FSB Launches Fair Pay, Fair Play Campaign in Support of SMEs

Ahead of the Spring Statement next month, FSB’s Fair Pay, Fair Play campaign calls on Government to enlist the help of Non-Executive Directors, making them responsible for payment time targets, strengthen payment enforcement and adopt Project Bank Accounts in public procurement, as three key reforms that will help end the poor payment crisis in the UK.

FSB research shows that the vast majority (84%) of small firms report being paid late, with a third (33%) saying at least one in four payments they’re owed arrives later than agreed.

FSB National Chairman Mike Cherry, said: “For far too long some big businesses have been allowed to get away with poor behaviour that has seen them use their dominant position to bully and squeeze our small firms.

“This behaviour has forced many small businesses to take drastic steps like turning to personal credit cards and overdrafts, just to survive the wait for a payment. Sadly, some don’t survive this wait.

“Poor payment practices are not limited to the private sector and they stunt job growth and damage economic growth. At the heart of this scandal, however, lies a more important question about fairness and what is morally right.

“Why do we find ourselves in a situation where some think it is acceptable and fair to not pay our small businesses on time? The truth is that it isn’t fair – everyone deserves to be paid on time.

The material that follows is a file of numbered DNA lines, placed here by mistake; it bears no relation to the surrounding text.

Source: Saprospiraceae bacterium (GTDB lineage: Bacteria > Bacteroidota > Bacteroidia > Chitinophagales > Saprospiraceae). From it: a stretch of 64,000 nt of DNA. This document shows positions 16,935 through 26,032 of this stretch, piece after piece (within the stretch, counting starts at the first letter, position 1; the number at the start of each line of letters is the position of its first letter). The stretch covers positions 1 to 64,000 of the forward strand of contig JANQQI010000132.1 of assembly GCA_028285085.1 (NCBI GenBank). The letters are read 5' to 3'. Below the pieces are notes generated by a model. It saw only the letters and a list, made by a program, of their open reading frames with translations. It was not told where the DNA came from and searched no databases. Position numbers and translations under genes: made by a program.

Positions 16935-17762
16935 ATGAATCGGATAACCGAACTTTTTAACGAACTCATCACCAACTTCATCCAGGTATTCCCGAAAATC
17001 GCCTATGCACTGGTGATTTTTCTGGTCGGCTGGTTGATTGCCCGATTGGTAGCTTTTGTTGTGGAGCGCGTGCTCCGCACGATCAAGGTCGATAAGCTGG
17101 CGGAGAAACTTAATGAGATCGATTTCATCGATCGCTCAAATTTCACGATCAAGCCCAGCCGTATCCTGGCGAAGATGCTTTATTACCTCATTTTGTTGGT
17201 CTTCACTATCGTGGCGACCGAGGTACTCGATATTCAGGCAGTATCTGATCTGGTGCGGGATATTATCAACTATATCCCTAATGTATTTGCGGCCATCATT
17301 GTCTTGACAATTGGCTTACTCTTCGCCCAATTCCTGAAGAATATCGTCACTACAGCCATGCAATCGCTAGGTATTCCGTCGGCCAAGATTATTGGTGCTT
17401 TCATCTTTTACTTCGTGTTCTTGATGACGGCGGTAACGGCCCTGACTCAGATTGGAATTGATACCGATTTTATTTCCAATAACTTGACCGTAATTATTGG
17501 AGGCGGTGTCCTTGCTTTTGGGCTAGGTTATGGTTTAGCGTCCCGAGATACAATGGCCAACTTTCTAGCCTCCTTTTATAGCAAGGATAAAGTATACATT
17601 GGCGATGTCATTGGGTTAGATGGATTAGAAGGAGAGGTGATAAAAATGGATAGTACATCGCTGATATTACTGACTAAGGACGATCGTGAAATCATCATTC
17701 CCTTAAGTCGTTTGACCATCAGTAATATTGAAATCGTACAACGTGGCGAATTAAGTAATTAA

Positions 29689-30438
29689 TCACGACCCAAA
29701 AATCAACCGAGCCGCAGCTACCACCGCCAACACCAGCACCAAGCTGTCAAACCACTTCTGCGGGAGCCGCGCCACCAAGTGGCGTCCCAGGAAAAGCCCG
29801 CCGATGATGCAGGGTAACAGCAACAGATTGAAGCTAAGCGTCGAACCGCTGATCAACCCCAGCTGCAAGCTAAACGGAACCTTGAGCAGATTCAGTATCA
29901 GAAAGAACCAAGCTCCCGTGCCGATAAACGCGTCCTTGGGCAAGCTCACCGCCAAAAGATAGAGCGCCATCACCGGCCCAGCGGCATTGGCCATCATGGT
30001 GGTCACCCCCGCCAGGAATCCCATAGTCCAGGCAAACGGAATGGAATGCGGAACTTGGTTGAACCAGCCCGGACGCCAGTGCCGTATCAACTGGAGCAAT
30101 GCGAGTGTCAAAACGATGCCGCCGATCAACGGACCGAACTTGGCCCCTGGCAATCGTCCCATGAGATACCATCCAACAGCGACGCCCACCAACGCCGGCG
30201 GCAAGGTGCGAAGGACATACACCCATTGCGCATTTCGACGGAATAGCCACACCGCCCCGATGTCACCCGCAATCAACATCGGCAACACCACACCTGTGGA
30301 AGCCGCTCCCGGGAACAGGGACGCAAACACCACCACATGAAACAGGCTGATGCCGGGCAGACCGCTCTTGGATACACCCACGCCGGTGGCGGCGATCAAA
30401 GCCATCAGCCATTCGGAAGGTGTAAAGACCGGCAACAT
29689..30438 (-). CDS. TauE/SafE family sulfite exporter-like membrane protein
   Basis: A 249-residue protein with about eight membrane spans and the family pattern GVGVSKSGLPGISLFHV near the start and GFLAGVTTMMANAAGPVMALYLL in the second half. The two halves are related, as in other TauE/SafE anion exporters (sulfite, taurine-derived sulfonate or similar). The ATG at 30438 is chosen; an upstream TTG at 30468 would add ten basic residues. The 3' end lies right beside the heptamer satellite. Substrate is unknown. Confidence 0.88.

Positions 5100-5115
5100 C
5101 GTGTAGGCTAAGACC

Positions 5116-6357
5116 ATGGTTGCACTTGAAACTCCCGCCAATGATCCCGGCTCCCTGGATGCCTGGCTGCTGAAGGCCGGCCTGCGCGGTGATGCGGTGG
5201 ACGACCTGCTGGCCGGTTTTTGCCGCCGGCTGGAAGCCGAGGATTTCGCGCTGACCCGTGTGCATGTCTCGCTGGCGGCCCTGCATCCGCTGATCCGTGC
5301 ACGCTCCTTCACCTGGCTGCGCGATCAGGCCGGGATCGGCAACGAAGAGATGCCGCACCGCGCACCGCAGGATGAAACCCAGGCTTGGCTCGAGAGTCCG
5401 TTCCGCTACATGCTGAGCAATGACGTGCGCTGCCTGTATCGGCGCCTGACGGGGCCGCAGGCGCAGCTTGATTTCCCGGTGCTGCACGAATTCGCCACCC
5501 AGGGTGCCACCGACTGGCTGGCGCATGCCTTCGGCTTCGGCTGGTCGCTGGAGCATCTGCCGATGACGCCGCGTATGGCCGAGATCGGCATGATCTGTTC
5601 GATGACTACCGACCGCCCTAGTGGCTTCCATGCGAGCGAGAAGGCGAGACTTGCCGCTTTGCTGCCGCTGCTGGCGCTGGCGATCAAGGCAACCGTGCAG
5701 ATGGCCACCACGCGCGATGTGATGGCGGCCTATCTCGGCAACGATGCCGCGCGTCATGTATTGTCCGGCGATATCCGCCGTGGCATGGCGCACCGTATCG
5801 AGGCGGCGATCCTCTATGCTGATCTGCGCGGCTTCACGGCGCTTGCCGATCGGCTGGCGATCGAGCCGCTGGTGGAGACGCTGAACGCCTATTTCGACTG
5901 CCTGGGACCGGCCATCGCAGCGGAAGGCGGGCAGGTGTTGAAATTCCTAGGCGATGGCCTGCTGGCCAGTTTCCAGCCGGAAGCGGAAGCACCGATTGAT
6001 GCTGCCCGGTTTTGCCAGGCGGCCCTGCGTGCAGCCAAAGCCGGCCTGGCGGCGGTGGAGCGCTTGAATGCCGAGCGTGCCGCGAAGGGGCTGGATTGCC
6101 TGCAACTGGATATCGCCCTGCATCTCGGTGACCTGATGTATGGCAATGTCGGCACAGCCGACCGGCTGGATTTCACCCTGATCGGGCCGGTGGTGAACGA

“In last year’s Spring Statement, the Chancellor listened to FSB and promised to act on the late payments crisis. As this year’s Spring Statement approaches, small businesses want him to follow up these words with tangible actions. Our reforms are not the silver bullet that will suddenly signal the end of poor payment practices but are certainly important and necessary steps towards this. I am calling on all politicians and big businesses to back these reforms and show that they believe in fair pay and fair play.”

The campaign calls on Government to:

  • Assign responsibility to prevent late payment to Non-Executive Directors: Large businesses should be required to assign a Non-Executive Director responsibility for payment practice and supplier relationships, by chairing a Supply Chain Committee or include supplier relationships in chairing the Audit Committee.
  • Strengthen payment enforcement:  Government should fine companies that fail to provide, or provide incomplete legally required data on payment practices.
  • Give the Small Business Commissioner the ability to undertake mystery shopper style investigations into the payment practices of large firms including verifying duty to report on payment practice data and investigating supply chain bullying.
  • Require that all FTSE 350 firms sign up to a strengthened Prompt Payment Code.
  • Project Bank Accounts should be adopted as the truly default choice for major procurement projects, with proper parliamentary oversight to ensure accountability. For any major construction project, a ministerial statement should be made to Parliament if project bank accounts are not used.

This entry was posted in Uncategorized. Bookmark the permalink.

Comments are closed.